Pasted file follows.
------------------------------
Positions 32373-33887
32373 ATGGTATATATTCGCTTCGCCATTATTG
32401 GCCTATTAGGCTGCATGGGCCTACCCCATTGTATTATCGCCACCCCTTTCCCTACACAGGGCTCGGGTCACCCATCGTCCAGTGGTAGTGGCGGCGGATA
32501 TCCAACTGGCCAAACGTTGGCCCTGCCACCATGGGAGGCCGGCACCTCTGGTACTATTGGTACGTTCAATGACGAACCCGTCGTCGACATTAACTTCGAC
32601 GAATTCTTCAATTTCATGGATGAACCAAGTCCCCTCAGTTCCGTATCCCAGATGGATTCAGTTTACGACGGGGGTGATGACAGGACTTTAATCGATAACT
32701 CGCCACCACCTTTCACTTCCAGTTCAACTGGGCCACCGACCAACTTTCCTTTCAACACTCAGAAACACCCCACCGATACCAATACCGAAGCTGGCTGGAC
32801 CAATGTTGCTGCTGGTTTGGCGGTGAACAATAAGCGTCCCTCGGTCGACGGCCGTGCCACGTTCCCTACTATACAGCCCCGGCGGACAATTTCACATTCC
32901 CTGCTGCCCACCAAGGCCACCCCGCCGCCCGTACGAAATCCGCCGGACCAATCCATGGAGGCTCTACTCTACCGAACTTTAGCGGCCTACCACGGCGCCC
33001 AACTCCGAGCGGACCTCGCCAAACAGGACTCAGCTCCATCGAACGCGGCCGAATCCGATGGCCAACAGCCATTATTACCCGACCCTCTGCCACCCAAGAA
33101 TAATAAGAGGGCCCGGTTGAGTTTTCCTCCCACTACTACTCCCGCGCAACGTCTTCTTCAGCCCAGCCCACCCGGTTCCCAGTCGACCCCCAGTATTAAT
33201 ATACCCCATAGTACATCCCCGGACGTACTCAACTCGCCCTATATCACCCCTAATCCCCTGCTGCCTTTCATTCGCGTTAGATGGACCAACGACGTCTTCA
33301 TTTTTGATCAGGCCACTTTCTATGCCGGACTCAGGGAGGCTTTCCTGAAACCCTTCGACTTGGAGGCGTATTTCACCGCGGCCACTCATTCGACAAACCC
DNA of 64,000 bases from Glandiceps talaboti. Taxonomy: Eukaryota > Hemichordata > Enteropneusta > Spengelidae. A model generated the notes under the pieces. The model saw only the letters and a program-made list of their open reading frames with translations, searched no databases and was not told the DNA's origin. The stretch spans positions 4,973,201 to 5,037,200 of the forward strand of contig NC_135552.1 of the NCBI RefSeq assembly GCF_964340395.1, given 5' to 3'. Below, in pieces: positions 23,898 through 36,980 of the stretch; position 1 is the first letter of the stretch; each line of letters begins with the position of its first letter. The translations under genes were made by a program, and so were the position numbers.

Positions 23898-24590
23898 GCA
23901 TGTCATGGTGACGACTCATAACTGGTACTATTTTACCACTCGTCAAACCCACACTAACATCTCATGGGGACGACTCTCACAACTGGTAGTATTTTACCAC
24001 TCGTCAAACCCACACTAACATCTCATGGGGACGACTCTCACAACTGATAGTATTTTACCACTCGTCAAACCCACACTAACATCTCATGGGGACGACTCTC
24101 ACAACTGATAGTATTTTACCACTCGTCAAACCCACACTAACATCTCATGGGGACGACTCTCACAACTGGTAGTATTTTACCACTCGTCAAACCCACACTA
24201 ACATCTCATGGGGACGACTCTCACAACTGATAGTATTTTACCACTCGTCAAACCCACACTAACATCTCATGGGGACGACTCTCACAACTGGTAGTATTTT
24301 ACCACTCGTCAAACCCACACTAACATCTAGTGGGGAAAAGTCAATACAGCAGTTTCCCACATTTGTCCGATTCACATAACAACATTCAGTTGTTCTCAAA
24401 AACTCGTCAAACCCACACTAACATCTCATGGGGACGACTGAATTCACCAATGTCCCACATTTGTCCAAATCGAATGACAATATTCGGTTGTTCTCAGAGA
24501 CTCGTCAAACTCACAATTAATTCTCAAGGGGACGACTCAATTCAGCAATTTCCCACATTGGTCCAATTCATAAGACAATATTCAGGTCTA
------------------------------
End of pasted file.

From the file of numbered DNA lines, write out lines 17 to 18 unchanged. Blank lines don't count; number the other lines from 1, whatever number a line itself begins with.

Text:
24001 TCGTCAAACCCACACTAACATCTCATGGGGACGACTCTCACAACTGATAGTATTTTACCACTCGTCAAACCCACACTAACATCTCATGGGGACGACTCTC
24101 ACAACTGATAGTATTTTACCACTCGTCAAACCCACACTAACATCTCATGGGGACGACTCTCACAACTGGTAGTATTTTACCACTCGTCAAACCCACACTA